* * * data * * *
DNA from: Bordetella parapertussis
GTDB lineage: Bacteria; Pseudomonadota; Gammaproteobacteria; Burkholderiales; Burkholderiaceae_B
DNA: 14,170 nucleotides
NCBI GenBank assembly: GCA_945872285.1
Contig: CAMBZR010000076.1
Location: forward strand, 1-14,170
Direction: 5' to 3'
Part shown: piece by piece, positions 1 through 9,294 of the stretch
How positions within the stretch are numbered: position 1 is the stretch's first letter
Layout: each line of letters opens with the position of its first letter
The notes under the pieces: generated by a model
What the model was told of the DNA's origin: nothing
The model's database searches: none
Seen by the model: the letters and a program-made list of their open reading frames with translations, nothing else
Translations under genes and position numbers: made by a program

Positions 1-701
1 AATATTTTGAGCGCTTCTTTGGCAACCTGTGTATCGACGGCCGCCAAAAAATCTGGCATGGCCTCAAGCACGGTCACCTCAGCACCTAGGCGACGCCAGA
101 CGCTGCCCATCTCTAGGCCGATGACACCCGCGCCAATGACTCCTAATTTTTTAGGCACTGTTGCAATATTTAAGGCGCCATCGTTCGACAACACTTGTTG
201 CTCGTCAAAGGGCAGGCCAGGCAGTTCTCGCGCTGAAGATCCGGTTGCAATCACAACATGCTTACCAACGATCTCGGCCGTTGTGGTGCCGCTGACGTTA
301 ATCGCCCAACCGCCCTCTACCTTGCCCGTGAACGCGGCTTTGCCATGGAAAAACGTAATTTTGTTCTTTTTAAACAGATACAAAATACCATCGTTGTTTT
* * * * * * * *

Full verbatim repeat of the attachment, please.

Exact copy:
DNA from: Bordetella parapertussis
GTDB lineage: Bacteria; Pseudomonadota; Gammaproteobacteria; Burkholderiales; Burkholderiaceae_B
DNA: 14,170 nucleotides
NCBI GenBank assembly: GCA_945872285.1
Contig: CAMBZR010000076.1
Location: forward strand, 1-14,170
Direction: 5' to 3'
Part shown: piece by piece, positions 1 through 9,294 of the stretch
How positions within the stretch are numbered: position 1 is the stretch's first letter
Layout: each line of letters opens with the position of its first letter
The notes under the pieces: generated by a model
What the model was told of the DNA's origin: nothing
The model's database searches: none
Seen by the model: the letters and a program-made list of their open reading frames with translations, nothing else
Translations under genes and position numbers: made by a program

Positions 1-701
1 AATATTTTGAGCGCTTCTTTGGCAACCTGTGTATCGACGGCCGCCAAAAAATCTGGCATGGCCTCAAGCACGGTCACCTCAGCACCTAGGCGACGCCAGA
101 CGCTGCCCATCTCTAGGCCGATGACACCCGCGCCAATGACTCCTAATTTTTTAGGCACTGTTGCAATATTTAAGGCGCCATCGTTCGACAACACTTGTTG
201 CTCGTCAAAGGGCAGGCCAGGCAGTTCTCGCGCTGAAGATCCGGTTGCAATCACAACATGCTTACCAACGATCTCGGCCGTTGTGGTGCCGCTGACGTTA
301 ATCGCCCAACCGCCCTCTACCTTGCCCGTGAACGCGGCTTTGCCATGGAAAAACGTAATTTTGTTCTTTTTAAACAGATACAAAATACCATCGTTGTTTT